Surfing in Hawai'i: 1778-1930
When the early European explorers traversed the globe, their journals held numerous accounts of Hawaiians enjoying surfing. Since Europeans of that era were not accustomed to swimming in their own cold waters, it must have seemed like a dream to watch naked native Hawaiians riding the waves of a turbulent sea. Nowhere in the ancient world was surfing as ingrained into the culture as on the islands of Hawai‘i. He‘e nalu (wave sliding) was the national sport and enjoyed by all. When a swell was up, whole villages were deserted as everyone fled to the beach to test their surfing skills. Legends of famous surf riders were retold in mele (song/chant), and fortunes could be decided on the outcome of a surfing contest. From these shores, modern surfing was born, along with the iconic romantic images of bronzed surfers, grass shacks, and hula.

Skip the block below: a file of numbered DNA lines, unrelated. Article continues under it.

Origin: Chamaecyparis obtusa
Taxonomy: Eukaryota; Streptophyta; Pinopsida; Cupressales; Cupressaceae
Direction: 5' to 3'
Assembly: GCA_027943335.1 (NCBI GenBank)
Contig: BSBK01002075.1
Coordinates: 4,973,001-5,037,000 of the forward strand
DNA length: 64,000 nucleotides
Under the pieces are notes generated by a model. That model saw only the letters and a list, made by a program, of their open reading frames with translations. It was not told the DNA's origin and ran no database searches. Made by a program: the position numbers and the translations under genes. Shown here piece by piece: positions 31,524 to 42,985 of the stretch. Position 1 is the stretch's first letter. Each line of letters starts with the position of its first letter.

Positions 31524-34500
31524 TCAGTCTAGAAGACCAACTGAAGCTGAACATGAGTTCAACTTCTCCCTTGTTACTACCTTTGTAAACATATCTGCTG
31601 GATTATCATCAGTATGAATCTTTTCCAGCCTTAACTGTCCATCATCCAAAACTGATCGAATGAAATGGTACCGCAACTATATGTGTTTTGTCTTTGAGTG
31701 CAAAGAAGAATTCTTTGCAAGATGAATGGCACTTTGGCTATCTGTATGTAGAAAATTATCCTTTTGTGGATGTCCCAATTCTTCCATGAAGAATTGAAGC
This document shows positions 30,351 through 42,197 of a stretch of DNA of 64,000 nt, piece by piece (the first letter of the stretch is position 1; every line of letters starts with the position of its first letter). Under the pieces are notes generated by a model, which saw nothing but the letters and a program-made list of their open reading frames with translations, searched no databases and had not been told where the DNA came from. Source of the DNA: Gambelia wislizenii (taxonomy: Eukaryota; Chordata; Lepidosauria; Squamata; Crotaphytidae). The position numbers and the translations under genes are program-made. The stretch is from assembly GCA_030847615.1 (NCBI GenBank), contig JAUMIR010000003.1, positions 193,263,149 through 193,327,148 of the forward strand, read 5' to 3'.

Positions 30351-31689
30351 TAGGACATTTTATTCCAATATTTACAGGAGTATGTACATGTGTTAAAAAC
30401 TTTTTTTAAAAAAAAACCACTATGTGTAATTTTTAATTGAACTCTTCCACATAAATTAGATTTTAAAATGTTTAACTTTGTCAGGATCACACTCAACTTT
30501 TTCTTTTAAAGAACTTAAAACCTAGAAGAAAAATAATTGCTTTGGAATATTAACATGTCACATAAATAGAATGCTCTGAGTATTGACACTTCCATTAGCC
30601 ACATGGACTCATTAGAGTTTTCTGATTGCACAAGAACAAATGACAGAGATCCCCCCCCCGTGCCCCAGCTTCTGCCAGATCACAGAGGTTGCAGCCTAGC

Arcadia Publishing
: 9780738574882
: Arcadia Publishing
: 06/13/2011
: Hawaii
: Images of America
: 205 Black And White
: 128
: 6.5 (w) x 9.25 (h)
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About the author
In this volume, Kauai resident and surf historian Timothy DeLaVega has orchestrated a worldwide team of surfing historians, who have compiled surfing images that span the centuries from ancient petroglyphs (rock etchings) to the first modern surfing boom at Waikiki. These images offer a unique and historical perspective, with many never-before-seen images of surfing in Hawai‘i.
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